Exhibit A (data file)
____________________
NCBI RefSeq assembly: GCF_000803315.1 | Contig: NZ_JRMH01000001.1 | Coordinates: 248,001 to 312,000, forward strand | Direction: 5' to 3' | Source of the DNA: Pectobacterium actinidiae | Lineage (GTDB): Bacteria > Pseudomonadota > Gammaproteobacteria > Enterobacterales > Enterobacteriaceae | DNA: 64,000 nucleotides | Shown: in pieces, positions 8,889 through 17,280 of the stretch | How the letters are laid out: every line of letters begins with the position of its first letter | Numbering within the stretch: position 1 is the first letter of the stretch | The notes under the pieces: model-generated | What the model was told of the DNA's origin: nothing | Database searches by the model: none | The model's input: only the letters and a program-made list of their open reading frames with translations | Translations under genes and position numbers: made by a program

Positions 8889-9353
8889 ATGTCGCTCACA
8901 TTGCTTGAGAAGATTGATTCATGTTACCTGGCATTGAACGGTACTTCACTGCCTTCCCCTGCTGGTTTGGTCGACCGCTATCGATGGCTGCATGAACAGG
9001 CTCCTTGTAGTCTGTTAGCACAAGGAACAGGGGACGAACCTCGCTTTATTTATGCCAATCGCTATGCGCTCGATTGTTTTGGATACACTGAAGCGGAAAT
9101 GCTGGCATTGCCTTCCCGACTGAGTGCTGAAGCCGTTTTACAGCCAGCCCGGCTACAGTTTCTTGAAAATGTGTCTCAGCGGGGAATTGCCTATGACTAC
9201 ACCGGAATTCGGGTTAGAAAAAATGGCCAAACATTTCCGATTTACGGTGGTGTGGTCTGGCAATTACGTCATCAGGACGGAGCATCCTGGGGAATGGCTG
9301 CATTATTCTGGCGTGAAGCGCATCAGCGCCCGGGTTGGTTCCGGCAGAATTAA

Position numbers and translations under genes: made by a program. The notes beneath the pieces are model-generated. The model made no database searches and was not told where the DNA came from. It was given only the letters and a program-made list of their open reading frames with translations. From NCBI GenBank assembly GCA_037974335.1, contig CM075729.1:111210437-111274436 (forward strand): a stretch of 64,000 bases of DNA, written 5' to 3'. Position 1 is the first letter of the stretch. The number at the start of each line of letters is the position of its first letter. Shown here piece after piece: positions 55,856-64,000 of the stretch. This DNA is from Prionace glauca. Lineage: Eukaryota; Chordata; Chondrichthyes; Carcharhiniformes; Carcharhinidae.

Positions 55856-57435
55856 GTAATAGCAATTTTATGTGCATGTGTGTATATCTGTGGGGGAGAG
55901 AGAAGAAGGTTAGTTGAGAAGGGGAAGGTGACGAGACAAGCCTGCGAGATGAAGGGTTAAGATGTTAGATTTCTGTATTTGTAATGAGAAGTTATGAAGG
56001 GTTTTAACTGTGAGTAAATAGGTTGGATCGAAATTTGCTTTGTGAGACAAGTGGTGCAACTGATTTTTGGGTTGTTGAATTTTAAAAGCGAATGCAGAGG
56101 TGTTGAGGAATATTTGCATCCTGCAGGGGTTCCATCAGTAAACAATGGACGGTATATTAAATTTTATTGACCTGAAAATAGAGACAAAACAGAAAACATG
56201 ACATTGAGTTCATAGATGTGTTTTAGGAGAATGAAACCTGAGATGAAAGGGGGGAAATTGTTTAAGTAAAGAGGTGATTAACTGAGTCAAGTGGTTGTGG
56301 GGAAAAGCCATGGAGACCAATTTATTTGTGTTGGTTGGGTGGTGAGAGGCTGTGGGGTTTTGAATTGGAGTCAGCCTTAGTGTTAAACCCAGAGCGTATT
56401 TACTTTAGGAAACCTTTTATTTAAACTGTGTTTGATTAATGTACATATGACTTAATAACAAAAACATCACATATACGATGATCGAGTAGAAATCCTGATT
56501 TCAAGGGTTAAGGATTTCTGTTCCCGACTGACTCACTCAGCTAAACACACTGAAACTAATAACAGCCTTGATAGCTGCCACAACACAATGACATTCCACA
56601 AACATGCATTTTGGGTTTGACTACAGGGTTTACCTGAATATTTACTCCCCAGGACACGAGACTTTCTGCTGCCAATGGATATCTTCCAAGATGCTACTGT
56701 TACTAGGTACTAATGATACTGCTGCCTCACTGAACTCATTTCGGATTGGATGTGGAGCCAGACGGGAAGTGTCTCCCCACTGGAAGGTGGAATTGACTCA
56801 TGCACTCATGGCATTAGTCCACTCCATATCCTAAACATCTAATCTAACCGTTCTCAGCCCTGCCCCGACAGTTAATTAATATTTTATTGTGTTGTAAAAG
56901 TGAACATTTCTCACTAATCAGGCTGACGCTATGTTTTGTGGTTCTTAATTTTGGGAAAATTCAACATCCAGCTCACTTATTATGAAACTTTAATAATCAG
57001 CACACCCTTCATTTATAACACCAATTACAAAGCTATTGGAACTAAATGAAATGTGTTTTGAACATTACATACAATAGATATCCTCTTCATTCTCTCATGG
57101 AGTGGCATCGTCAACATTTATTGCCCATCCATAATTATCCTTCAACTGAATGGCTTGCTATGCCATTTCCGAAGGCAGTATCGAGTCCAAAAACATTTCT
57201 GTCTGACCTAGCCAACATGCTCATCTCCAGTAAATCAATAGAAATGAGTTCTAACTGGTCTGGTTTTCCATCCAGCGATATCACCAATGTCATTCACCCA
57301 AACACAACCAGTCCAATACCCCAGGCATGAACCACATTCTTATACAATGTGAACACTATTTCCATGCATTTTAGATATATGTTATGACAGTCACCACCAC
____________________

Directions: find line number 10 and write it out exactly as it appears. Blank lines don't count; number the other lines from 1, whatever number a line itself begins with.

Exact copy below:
Positions 55856-57435